W. : We dealt already with four kinds of meritorious deeds, namely, correction of ones views, giving, transference of merit and the appreciation of someone elses kusala. Thus, there are six more kinds of meritorious deeds we have not yet discussed, namely, three ways of siila and three ways of mental development. However, I still have some questions about the transference of merit and the appreciation of someone elses kusala. As regards the transference of merit, which is making known the kusala we have performed to someone else so that he can appreciate it, do we transfer our kusala to someone who is still alive or to someone who has died?
S. : We can transfer merit to someone who is alive as well as to someone who has died. The dedication of kusala to someone else by letting him know about it, so that he can appreciate it, is a way of kusala. The person who has performed a wholesome deed has, after that wholesome deed, more kusala cittas: he has the wholesome intention (kusala cetanaa) to let someone else know about it and give him an opportunity to have kusala cittas with appreciation.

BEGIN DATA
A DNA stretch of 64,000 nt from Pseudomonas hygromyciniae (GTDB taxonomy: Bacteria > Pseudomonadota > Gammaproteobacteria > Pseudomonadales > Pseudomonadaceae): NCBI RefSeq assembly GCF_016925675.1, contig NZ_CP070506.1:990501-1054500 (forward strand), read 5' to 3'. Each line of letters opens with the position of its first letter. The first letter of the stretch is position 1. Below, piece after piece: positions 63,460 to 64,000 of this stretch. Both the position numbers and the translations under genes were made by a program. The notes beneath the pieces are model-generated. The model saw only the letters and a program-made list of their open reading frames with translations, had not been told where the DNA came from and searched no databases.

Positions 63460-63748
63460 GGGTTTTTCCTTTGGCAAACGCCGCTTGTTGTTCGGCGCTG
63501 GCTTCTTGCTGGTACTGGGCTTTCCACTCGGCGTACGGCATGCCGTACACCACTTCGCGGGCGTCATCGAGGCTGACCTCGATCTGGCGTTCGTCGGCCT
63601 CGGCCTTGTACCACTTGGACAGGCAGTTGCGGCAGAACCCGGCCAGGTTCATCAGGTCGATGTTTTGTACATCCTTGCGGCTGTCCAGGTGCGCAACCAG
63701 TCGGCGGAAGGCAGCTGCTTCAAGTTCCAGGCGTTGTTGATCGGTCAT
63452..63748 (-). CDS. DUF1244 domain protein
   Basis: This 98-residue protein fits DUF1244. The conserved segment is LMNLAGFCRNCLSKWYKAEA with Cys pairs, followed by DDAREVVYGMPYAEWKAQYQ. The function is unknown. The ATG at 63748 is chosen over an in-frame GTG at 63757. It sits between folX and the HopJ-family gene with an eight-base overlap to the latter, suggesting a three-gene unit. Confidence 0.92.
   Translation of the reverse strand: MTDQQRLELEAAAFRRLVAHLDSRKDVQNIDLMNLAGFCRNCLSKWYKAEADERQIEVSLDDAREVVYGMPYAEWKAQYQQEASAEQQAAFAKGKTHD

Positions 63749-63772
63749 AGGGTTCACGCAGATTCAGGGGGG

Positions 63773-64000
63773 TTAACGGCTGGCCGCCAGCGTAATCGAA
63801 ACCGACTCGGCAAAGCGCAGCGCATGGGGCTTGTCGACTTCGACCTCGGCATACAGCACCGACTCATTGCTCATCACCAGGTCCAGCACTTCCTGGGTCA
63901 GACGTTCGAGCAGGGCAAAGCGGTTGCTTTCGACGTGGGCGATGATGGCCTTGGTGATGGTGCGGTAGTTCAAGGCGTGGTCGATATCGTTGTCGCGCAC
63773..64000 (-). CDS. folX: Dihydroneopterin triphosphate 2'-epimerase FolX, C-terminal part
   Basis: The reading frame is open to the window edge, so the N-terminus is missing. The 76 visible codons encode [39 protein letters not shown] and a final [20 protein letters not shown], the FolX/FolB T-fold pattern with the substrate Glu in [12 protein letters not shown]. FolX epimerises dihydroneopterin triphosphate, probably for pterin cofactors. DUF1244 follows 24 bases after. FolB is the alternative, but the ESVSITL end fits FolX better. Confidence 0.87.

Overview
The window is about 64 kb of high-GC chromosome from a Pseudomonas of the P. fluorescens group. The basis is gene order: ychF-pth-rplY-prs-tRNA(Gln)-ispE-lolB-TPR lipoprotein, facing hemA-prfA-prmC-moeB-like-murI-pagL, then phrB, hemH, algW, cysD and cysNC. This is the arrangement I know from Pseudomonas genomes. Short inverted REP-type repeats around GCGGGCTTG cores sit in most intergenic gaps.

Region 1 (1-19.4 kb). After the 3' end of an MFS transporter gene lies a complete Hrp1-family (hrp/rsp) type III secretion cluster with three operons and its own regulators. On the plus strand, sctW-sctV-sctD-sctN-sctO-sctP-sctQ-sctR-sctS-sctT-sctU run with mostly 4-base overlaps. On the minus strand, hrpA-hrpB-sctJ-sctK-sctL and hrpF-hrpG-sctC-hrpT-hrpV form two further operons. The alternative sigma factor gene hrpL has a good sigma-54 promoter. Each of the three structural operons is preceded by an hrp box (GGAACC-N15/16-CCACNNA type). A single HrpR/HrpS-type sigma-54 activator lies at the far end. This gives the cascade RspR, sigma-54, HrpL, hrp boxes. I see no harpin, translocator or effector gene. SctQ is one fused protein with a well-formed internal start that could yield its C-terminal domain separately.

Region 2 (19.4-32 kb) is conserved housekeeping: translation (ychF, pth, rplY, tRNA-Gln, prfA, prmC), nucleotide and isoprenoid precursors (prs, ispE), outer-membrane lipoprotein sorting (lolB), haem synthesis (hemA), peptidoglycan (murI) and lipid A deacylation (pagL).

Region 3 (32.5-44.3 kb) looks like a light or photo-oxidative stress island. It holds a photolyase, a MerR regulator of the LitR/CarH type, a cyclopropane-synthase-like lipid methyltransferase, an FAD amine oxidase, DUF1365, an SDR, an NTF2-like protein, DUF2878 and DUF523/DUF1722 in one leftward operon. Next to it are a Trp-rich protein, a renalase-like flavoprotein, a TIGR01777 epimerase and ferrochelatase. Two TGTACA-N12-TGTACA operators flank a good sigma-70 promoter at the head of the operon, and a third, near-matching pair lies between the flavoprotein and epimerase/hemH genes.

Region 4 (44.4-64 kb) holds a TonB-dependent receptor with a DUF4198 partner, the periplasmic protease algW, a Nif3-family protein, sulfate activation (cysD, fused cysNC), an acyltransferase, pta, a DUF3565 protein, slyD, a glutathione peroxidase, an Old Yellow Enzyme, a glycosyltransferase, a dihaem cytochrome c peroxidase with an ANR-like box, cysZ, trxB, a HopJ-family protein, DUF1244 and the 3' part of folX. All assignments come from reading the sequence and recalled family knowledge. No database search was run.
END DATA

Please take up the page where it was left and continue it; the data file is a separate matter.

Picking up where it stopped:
W. : But can transference of merit be a way of kusala if that person who knows about our kusala does not appreciate it?
S. : It is the intention or volition, cetanaa, which is kusala. The person who transfers merit has a wholesome intention when he makes known his good deed to someone else. If that person does not appreciate the wholesome deed of someone else and does not rejoice in it, he does not have kusala citta.
W. : How can we transfer merit to someone who has died?
S. : When we have performed a wholesome deed we can make the resolution to dedicate it to others by pouring water [14. Have you not seen this?
W. : I used to wonder why people would pour water. Can one dedicate ones kusala to others just without pouring water?
S. : If we pour water as well it is a condition for the citta to be steadfast in kusala, not to be agitated or distracted, and besides, it is a way of dedicating kusala to others by body, speech and mind. Sometimes we can transfer merit without pouring water, for example after we have listened to the Dhamma or explained the Dhamma to others. While we transfer merit we may fold our hands together and that is a way of dedicating our kusala to others by showing respect through body, speech and mind.
W. : Can everybody who has died have the opportunity to know about someone elses kusala and appreciate it?
S. : It depends on where he is born after his death [15. If he is born in a plane of existence where there is no opportunity for him to know about the kusala of the person who transfers merit, for example, in the human plane or in the animal world, he cannot have appreciation of the kusala that person performed.